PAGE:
How can I deal with my neighbor's cigarette smoke drifting into my apartment?
September 29, 2012 1:50 PM   Subscribe

How can I deal with my neighbor's cigarette smoke drifting into my apartment?

I live in an apartment in NYC. Recently I've noticed that my apartment smells like cigarette smoke, and I hate it. It's unpleasant and it's making me feel a little sick. I asked the super to come over and he smelled it too and said he was pretty sure my downstairs neighbor is smoking and it's coming up into my apartment through a vent that is already closed but not hermetically sealed. He was sympathetic but said there isn't anything he can do about it. (I'm not even sure if this is the whole problem because another area of the apartment that isn't near the vent smells strongly of smoke as well.)

I think I'm only noticing this now because the weather has gotten cooler and my neighbor probably smoked outside (or with his windows open) when it was warmer. I'm not looking forward to a whole fall/winter of living in cigarette smoke.

I guess my question has two parts:

1) What should I do right now? I have no desire to ask the neighbor to stop smoking because he's within his right to smoke in his apartment and I'm sure my asking him to stop wouldn't do any good anyway. If you've had this problem, what helped? Can you recommend a specific brand of air filter or any other solution?

2) What should I do long term? Obviously I could move to a new apartment but it would be a crapshoot as to whether I experience this problem in my next place (this is the second apartment I've had with this issue). Is a house in the burbs the only solution?

Thanks for any advice!
posted by whitelily to Home & Garden (19 answers total) 2 users marked this as a favorite
Buy a HEPA-rated air scrubber (you don't need any of that ionization bullshit; just make sure it is actually HEPA and not HEPA-like.) We smoke in the bathroom sometimes, and the difference between having it on and off is night and day.
posted by griphus at 1:53 PM on September 29, 2012

Oh, and post-war buildings tend not to have this problem, from my experience. Some people may disagree, but this is one of the main reasons I refuse to live in pre-war apartments.
posted by griphus at 1:56 PM on September 29, 2012

Thanks, griphus. This actually is a post-war building, which is part of the reason I asked part two of my question - I don't know if there's any way to make sure my next place doesn't have this problem as well.
posted by whitelily at 2:02 PM on September 29, 2012

My old apartment was like this and it fucking sucked. Two things I did to lessen the hideous stench (okay technically three*) were: 01) I got a frebreeze clean air plug in thingy with filters especially for cigarette smoke stink (change the filters every month), and 02) I got some silicone bathroom caulk and sealed up every single corner of every room that stank - every hairline crack in the walls/ceiling, down between the floor and the baseboard, everything. EVERYTHING. The first made a noticeable difference, the second made an unbelievably difference. However, my building was ~120 years old so it was probably in worse shape than your postwar place is.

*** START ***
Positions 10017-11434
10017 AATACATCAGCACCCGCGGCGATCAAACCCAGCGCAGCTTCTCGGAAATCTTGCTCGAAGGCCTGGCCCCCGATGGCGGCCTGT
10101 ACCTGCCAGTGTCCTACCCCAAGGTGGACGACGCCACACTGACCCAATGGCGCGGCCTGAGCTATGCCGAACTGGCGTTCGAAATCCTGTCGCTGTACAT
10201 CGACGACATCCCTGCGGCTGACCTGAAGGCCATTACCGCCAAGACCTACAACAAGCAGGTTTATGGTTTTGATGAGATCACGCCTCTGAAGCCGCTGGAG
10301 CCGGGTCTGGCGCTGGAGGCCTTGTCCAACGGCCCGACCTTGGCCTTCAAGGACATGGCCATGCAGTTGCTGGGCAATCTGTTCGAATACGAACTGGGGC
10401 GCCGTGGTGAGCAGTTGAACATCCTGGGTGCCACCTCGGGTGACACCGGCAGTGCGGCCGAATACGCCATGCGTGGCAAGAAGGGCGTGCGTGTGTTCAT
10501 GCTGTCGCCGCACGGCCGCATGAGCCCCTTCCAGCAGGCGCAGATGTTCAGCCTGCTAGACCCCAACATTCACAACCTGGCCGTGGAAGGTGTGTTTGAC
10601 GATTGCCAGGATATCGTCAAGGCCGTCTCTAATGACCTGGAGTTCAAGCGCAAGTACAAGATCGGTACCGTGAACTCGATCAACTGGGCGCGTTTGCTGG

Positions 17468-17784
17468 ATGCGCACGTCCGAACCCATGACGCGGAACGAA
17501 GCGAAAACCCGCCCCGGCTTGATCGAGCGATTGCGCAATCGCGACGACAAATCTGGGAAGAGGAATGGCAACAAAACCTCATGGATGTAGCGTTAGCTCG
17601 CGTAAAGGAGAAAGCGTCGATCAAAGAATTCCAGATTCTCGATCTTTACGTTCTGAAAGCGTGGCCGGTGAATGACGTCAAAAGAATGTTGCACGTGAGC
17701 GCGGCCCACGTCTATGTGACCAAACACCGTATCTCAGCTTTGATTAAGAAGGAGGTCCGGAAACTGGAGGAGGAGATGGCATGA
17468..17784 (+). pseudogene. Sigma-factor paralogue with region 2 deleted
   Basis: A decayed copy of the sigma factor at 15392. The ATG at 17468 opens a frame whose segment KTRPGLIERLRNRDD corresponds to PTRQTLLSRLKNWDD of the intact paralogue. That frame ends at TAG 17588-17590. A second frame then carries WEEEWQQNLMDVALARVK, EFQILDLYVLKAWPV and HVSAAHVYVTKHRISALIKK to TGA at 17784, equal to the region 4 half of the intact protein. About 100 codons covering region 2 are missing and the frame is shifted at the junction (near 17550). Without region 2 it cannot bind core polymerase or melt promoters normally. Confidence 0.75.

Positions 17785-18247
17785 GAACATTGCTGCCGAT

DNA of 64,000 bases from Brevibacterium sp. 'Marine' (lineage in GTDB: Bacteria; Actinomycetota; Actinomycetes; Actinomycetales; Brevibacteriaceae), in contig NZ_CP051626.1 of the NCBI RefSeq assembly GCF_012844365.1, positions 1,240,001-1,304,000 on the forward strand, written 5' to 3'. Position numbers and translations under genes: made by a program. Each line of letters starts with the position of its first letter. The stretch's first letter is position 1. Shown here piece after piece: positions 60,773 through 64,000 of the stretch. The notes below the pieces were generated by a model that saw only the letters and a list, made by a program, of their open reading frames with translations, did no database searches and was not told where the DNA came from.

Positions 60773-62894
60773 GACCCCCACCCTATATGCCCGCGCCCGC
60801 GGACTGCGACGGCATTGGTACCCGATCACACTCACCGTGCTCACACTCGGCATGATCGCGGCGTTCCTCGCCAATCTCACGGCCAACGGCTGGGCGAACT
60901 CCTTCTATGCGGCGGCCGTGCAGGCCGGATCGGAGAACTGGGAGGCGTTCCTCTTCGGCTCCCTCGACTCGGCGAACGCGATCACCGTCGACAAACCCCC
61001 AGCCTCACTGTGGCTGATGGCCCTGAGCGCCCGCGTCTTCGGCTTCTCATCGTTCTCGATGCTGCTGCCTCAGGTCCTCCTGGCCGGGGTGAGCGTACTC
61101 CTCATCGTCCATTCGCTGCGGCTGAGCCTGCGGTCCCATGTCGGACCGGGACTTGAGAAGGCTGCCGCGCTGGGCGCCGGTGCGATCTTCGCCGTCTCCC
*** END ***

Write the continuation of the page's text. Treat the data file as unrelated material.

*the third thing I did was hope really really hard that the horrible old screamy maniac chainsmoking lady next door would die and eventually she did. Yay.
posted by elizardbits at 2:21 PM on September 29, 2012 [4 favorites]

And basically the only way to make sure this doesn't happen in your next apartment is to move into a nonsmoking building.
posted by elizardbits at 2:21 PM on September 29, 2012

You could move to a non-smoking building. Youcould also seal the vent with silicone caulk and something like plywood or PVC.
posted by DarlingBri at 2:22 PM on September 29, 2012

Maybe you could decorate a tile or tray or whatever to seal over the vent, or commission something along those lines from a Etsy or wherever.

Also, if you think that your smoking neighbor is a reasonable type, you might ask whether they'd mind sealing the vent on their side. That may be a stretch under all but the best circumstances.
posted by mr. digits at 2:36 PM on September 29, 2012 [2 favorites]

Okay, so you can't ask your neighbor to stop smoking, BUT as a smoker who lives in NYC and has neighbors, I would be totally happy to work with my neighbors on a solution to the constant stench of cigarette smoke. Like, if they suggested a little thingie I could install on the door to make it seal better, I would do that. At one point, one summer, a neighbor was bothered by the smoke smell and I changed my smoking spot to a window in the kitchen, and put a fan there, and that apparently helped tremendously. So there are ways of first smoke-proofing your own apartment and then perhaps getting your neighbor to work with you to do the same on their end.
posted by brina at 3:24 PM on September 29, 2012 [3 favorites]

It's your landlord's job to provide livable housing. Cigarette smoke is not okay. The landlord should seal the vent, and take any other steps to make your apartment habitable.
posted by theora55 at 4:05 PM on September 29, 2012